The photo session for the winning team is scheduled for 9 am Monday. The lines of photographers were in place well before the car arrived at the yard of bricks around 9:15. The sponsors went first, taking group photos, followed by team owners, family members and finally the entire KV Racing team. Group shots of the 11 crew were followed by individual shots of each crew member with TK and the Borg Warner Trophy. It is truly a memorable event.

The photo session is important to me because of my love for the Speedway, its history and traditions. That’s why I missed the post race celebration at Sensu in downtown Indy. Sensu opens at 10 pm and I understand the birds were chirping when some made it home Monday morning. I didn’t realize Sensu opened at 10 until I tried to get in around 8:30. Instead I treated my sister, who was all dressed up for the occasion, to a shrimp cocktail at St. Elmos. My wife opted to stay home as my sister was pretty psyched to see her big brother win the Indy 500. Sensu was still closed when we returned a few minutes after 10 and we headed back to Auburn Street.

When I left Virginia on May 9 I contemplated taking my clothes. You know, the clothes; the sport jacket, the tie, the nice trousers. But wouldn’t that be too presumptuous of me? Wouldn’t that jinx the team?

I didn’t want to jinx the team.

My wife took almost two hours. Despite the time, she went easy on the wallet, finding an outfit at the Kohls in Speedway. She even got new shoes. I had a pair of dress shoes at the Speedway house from an American Auto Racing Writers and Broadcasters Association (AARWBA) banquet, so I was set in that department. Finding a 52 long at Kohls wasn’t going to happen so we were off to the big and tall shop at Castleton Corner. I took one hour to shop but the dent in the wallet was bigger.

Walking the red carpet took place at 5, followed by a dinner and then the awards presentation. After the banquet a quick return to reality was in order. I loaded my van for the long 10 hour drive back to Virginia. Done my midnight, I was on the road by 9:30 and back in Northern Virginia by 8:30 Tuesday evening, one day later than originally anticipated.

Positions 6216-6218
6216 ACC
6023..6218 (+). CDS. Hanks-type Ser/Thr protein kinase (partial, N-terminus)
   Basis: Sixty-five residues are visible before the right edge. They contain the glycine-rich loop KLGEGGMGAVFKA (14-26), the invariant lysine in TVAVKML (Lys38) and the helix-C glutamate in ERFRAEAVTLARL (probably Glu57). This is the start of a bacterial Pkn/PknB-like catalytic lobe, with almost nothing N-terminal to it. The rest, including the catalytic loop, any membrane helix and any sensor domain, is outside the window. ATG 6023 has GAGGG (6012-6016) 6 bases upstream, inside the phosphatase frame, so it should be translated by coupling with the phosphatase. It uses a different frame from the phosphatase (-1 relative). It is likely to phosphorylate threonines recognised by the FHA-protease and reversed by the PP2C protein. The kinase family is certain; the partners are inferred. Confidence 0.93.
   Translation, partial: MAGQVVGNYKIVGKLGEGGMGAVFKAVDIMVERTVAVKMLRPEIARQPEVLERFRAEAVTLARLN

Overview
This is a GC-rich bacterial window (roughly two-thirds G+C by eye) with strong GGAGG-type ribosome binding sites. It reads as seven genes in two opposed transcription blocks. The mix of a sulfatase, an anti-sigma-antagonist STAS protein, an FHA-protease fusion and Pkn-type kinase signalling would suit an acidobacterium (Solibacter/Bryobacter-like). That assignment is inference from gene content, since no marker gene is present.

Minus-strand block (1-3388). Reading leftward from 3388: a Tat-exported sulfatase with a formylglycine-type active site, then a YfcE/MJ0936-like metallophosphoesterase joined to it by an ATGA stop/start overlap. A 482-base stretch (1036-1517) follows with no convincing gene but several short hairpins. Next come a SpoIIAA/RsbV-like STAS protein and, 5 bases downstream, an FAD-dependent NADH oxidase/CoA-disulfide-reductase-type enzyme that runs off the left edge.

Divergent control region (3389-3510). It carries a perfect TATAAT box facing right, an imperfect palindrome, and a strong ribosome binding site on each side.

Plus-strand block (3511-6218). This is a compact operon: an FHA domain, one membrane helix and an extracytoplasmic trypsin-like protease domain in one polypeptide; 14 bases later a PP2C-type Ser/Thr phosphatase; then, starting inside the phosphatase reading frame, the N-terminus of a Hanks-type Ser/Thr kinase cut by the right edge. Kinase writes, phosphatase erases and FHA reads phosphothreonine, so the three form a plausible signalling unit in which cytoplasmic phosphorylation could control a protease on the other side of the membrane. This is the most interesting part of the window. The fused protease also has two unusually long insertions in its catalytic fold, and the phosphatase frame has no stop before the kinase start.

During the awards presentation, Josef Newgarden talked about how hard he worked for nothing. He finished 28th on Sunday. The driver faces the most adversity when the car’s handling is off a bit. Struggling through a 500 mile race, or any race for that matter, makes for a long day. It’s the same for the crew. If the driver is mired in traffic the spotter’s job is more difficult. The pit crew struggles to find the right changes to make the car better and it’s a long day for everyone.

The opposite is true. When everything is right, and it was for Tony Kanaan on that Sunday, the day is a breeze when compared to slogging around laps down to the leader. I’m not saying it’s easy to win the Indianapolis 500, far from it. The fact that the car was good from day one is a testament to the crew and their level of preparation for the race. KV Racing got it right. The pit stops were flawless. Everyone remained calm throughout the race and the entire event. With Tony running in the top five for most of the race my job as a spotter was made much easier.

You have to pay your dues when you first start spotting. You don’t start with one of the top teams. I’ve spotted for drivers when their car was absolutely diabolical. When the leaders come to lap your driver you want to scream, “Duck, here they come again!”

With Tony Kanaan, during the last 30 laps of the Indianapolis 500, the only thing I said was, “Way to go, Champ.”